Showing all newswire headlinesView by date, instead?
« Previous ( 1 ...
) Next »
DistroWatch reports - The release candidate of dyne:II is out. In this 2.0 version there is a lot more than 1.0, it will take a while for me to write complete documentation about all the features, but let's go on and see what happens. In particular this release solves all problems with nesting, Unionfs for writable /usr, PCMCIA automatic recognition and... runs on Apple's new Intel based machines (docking and booting from CD with bootcamp). OSDir has some nice shots of dyne:bolic in the dyne:bolic 2.0 RC Screenshot Tour.
Current and former OpenEmbedded users are invited to complete a 23-question online survey conducted by the project. The first OpenEmbedded user survey aims to help the project understand its user-base and their needs, in order to improve the tool. The OpenEmbedded project maintains open-source embedded development tools primarily targeting Linux.
One of the basic premises of evolution is that traits that are advantageous to the species are perpetuated and adverse ones winnowed. Extending the metaphor to software design project management, one would expect that modern "best practices" would be the ones that had resulted in the most benefit to companies. James Turner analyzes why this is not usually the case, and what can be done to correct the problem.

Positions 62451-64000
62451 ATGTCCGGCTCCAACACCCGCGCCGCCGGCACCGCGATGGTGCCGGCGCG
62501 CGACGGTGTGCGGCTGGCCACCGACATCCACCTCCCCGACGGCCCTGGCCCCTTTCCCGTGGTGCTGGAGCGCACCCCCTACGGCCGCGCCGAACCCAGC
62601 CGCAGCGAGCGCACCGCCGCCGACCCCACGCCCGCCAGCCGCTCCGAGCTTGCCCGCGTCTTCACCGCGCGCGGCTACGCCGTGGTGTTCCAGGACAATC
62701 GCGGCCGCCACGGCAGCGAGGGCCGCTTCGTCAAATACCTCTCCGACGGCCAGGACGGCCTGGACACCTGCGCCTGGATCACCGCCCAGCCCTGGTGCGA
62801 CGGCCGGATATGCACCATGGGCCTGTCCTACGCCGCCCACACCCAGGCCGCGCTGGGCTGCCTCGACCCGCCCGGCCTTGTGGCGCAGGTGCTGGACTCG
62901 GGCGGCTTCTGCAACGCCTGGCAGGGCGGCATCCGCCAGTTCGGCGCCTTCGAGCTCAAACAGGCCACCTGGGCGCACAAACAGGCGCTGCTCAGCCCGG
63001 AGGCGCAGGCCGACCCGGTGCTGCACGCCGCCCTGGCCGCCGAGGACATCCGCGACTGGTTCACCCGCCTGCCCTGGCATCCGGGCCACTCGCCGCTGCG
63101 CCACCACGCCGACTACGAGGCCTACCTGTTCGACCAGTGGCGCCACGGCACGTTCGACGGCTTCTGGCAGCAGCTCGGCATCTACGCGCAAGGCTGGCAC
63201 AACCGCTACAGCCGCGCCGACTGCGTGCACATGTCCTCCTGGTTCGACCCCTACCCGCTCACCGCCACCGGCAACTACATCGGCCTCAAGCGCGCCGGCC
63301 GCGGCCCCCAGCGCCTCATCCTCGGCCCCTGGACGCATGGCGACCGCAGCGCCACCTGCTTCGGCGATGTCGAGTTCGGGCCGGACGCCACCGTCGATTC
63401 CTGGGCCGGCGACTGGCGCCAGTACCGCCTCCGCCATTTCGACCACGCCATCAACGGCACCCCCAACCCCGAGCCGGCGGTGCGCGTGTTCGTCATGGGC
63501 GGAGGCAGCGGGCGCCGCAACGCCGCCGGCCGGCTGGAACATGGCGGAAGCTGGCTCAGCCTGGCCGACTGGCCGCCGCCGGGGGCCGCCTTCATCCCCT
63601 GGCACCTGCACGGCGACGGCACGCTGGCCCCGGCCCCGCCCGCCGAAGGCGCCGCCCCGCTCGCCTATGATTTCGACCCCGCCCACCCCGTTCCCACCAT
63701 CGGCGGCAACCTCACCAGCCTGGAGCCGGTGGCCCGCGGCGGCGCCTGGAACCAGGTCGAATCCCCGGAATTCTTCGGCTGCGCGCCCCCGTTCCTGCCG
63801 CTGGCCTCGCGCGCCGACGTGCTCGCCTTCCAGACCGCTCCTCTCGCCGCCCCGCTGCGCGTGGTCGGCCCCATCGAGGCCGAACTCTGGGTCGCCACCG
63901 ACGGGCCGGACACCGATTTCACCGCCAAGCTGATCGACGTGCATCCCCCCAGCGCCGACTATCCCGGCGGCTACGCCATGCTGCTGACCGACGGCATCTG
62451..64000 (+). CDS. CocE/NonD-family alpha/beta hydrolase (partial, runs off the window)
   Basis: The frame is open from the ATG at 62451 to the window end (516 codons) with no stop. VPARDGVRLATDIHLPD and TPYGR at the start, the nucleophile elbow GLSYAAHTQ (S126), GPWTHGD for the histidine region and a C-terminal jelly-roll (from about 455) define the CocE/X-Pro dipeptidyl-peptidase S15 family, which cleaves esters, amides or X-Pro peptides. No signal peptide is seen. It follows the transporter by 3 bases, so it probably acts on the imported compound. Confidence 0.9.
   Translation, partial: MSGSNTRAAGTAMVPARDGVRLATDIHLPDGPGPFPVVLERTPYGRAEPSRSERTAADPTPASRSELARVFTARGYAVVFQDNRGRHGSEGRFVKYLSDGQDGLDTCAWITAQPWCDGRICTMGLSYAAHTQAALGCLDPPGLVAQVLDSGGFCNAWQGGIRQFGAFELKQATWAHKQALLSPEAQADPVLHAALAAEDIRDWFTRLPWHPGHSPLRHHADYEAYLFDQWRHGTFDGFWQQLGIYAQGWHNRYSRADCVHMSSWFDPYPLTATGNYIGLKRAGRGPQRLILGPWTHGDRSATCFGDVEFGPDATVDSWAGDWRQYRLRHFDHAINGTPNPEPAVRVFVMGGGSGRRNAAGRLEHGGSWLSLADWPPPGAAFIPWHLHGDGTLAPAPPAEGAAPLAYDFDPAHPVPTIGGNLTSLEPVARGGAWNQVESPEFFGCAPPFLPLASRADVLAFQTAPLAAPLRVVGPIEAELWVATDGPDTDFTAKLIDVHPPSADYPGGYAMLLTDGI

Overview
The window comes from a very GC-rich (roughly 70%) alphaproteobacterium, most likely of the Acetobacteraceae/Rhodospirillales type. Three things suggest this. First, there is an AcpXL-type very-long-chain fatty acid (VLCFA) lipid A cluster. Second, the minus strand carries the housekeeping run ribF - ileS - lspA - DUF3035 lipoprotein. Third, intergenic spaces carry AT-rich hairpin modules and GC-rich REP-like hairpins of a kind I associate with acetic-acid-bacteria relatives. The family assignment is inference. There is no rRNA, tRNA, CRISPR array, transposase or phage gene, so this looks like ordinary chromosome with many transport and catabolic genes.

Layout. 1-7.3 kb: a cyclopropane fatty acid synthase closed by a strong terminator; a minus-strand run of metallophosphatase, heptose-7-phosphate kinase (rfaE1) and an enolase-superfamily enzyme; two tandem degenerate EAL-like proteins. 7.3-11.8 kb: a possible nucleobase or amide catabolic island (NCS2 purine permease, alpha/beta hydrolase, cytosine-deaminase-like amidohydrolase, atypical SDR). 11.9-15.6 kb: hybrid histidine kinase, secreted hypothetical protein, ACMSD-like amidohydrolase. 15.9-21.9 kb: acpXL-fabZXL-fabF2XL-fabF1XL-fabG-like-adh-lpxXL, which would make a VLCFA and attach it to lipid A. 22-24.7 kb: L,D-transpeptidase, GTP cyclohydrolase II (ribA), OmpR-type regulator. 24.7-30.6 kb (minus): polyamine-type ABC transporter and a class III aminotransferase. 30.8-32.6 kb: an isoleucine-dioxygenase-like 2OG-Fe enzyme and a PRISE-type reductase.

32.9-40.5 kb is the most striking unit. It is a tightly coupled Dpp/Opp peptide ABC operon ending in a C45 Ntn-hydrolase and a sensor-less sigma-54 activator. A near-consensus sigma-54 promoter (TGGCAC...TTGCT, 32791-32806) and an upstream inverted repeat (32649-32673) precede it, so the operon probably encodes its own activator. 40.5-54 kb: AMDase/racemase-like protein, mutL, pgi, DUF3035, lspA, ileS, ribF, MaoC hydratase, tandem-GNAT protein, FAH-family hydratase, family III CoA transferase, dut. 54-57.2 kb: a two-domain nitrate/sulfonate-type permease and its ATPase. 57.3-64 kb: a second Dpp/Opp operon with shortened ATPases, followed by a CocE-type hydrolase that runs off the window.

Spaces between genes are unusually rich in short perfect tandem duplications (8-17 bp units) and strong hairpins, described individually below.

Spam email is the plague of the 21st century; SpamBayes is its cure. This client-side application analyzes all incoming email messages and automatically sorts out those that are unwanted.
Tentative designs call for a machine that uses one-tenth of the power of conventional laptops, a 7-inch screen and the Linux operating system. The project's partners include Google and AMD.
Covalent announced a strategic partnership with Chariot Solutions on Apache Geronimo support
Red Hat, the global provider of open source to the enterprise, announced that they have welcomed four new resellers as Red Hat Ready Business Partners to cater to markets in northern India.
Think of the children
WCIT The US has fallen way behind other nations with regard to its embrace of open source technology, and the situation may only get worse. Open source coders face their grandest test to date as organizations place more and more scrutiny on the origins and value of FOSS (free and open source software) products.
Chevron has two U.S. data centers - one in Houston, Texas, and the other 1600 miles away in San Ramon, California. These data centers are the centralized service hubs for the business units located in their respective areas.
Pay-per-click fraud. First, Google was on the hook. Now it's Yahoo's turn. The plaintiffs charge Yahoo enabled all manner of it. Anybody can file a lawsuit. But to assess Yahoo's chances of getting off, you need to see who they're up against
. After taking a look at each of these battle-hardened class-action litigators, you'll probably conclude that Yahoo's going to be writing a real big check.
The 'new' XiTi-report about Firefox-usage worldwide is in, and it shows us Finland has lost is lead in Firefox-usage to Slovenia. Three countries have have more than 30% usage of Firefox now: Slovenia, Finland and Croatia, while the European average is 19,4%.
Usage in the continent of Northern America is 15,6% now.